Trails End Computer Club

Bulletin for the month of OCTOBER 2015





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Wednesday DECEMBER 2, 2015 Meeting
  Thanks for making the 2014/2015 season a success. The Computer Club will continue with meetings in December. In the meantime there will be a monthly e-mail and bulletin. Near the end of each month the email announcement will be sent out with a link to the bulletin that is published on the Computer Club web site

Drive for Change - Installing a Laptop Hybrid Drive

By Greg Skalka, President, Under the Computer Hood UG, CA        www.uchug. org        president (at) uchug. org

Like people, computers have a lifecycle. That lifecycle typically takes them from a youth of peak capabilities, through a middle age marked by a slowing down and perhaps reduced desirability to twilight years of diminished capacities, failing parts and obsolescence in the workforce. If your laptop is in the midst of a mid-life crisis, there are things you can do to turn back the clock and return a bit of that youthful capability and desirability.

I have a couple of laptops that are now three years old and don’t seem as quick and capable as when I bought them. I buy on a value budget, so both the Fujitsu Lifebook LH531 for me and Lifebook AH531 for my wife were mid-priced computers bought on sale. Both had decent processors, Windows 7, adequate but not expansive RAM and hard drives and the typical interfaces of the 2011 computer era. They now seem a bit slower, are running out of storage space and don’t have some of the new, faster interfaces to match my new accessories (like USB3). Should I continue to use them as they continue to slowly degrade, buy updated new replacements or upgrade them to add increased life and utility?

Fortunately, improvements in technology have led to falling prices in RAM and mass storage since I bought these laptops. I recently changed their RAM, doubling the amount in them from the original 2 GB, for a lot less than I probably would have paid for more memory three years ago. Now I’m looking at changing the 500 GB hard drives they came with to larger and/or faster mass storage.

It seems to me that these are constants in the computer user experience:

- You can always use more storage space

- The computer can always be faster

As luck would have it, available sizes for hard drives have been steadily increasing over the years as the-per unit cost of storage has been falling. In addition to magnetic spinning platter drives, solid-state drives (SSDs) are now available; these have much faster access times and can greatly decrease boot times and improve the performance of storage-intensive computer activities. Like hard drives, SSDs have also increased in size and dropped in price over the years. Unfortunately, the price drops have been proportional, so as SSD costs have come down to make them more attractive, so too have hard drive prices, so the choice for me has not been an easy one. Increasing my storage to a 1 TB hard drive in these laptops would now cost only about $60 each, but a 1 TB SSD is currently around $300. I could speed things up with a 240 GB SSD for around $100, but would then have less than half the storage space I have now. It does not look like SSD prices are going to drop dramatically compared to magnetic hard drives and put them out of business anytime soon.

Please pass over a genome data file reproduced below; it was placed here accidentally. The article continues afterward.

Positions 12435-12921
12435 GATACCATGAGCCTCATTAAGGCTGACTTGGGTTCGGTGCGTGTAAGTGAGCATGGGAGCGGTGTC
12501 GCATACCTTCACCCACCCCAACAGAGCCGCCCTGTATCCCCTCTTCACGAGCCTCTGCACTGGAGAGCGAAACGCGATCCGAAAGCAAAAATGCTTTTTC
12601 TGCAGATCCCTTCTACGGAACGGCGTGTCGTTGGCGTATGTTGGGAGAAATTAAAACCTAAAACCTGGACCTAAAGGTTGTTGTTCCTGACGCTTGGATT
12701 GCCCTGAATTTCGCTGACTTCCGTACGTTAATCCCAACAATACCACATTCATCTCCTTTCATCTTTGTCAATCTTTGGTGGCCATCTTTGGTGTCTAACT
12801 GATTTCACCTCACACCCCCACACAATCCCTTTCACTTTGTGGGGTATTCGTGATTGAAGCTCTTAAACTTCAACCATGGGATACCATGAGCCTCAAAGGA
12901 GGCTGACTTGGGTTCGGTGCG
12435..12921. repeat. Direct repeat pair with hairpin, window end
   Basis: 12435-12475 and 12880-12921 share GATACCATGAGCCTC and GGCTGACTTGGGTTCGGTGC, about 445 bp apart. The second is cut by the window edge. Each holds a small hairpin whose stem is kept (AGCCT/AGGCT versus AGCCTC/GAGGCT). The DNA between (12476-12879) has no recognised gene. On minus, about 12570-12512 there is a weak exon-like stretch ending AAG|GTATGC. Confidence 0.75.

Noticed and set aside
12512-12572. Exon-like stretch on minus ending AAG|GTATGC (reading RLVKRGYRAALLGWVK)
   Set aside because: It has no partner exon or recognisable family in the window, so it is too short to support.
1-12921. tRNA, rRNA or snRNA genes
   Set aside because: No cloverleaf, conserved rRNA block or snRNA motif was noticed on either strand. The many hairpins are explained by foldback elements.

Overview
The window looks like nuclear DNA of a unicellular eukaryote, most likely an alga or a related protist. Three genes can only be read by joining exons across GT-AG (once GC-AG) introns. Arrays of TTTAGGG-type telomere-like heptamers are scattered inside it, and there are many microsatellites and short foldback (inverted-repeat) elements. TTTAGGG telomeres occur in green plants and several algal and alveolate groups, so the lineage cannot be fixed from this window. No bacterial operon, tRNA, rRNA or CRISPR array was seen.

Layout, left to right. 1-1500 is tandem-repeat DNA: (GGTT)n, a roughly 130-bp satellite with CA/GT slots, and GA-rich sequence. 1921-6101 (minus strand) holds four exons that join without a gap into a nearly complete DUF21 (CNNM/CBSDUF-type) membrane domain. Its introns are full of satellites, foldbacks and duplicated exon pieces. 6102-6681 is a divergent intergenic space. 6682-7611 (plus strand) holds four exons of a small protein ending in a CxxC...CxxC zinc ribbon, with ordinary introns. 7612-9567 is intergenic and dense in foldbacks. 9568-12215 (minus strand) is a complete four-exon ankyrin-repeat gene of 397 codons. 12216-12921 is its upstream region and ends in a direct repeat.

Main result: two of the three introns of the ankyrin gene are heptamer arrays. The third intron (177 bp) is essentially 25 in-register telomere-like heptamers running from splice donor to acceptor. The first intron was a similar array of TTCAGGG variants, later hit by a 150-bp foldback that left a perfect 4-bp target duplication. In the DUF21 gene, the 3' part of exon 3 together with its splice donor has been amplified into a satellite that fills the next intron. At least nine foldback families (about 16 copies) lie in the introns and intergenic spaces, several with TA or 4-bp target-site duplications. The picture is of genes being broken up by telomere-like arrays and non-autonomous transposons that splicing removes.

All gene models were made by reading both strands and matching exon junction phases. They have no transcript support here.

A new class of mass storage promises to provide the best of both worlds - large storage at a low cost, with much faster access times. It is called the hybrid drive or solid-state hard drive (SSHD), and it combines a magnetic platter hard drive and solid-state Flash memory in one device. With the addition of 8 GB of NAND Flash to the hard drive’s controller card, the most often accessed data is stored in the solid-state memory, reducing access times for a lot of critical disk operations. Now two of the three hard drive manufacturers, Toshiba and Seagate, offer these hybrid drives (so far Western Digital does not). Seagate claims their SSHD can boot in 22 seconds, when compared to an HDD (hard disk drive) boot of 37 seconds and an SSD boot of 21 seconds. A 1 TB hybrid or SSHD is currently available for around $80, which is not much more than an HDD, but a lot less than an SSD of the same size.